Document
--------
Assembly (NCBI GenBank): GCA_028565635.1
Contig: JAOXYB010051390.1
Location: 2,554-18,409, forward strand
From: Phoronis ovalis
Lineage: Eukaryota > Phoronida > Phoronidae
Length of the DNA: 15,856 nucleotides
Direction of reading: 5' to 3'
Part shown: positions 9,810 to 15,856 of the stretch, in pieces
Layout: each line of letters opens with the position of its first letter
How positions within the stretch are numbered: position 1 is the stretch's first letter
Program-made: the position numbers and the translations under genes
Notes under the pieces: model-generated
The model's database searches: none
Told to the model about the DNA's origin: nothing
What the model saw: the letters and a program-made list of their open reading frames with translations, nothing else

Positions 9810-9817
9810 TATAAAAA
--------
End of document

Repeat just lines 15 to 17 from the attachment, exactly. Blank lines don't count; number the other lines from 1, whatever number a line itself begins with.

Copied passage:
What the model saw: the letters and a program-made list of their open reading frames with translations, nothing else

Positions 9810-9817
9810 TATAAAAA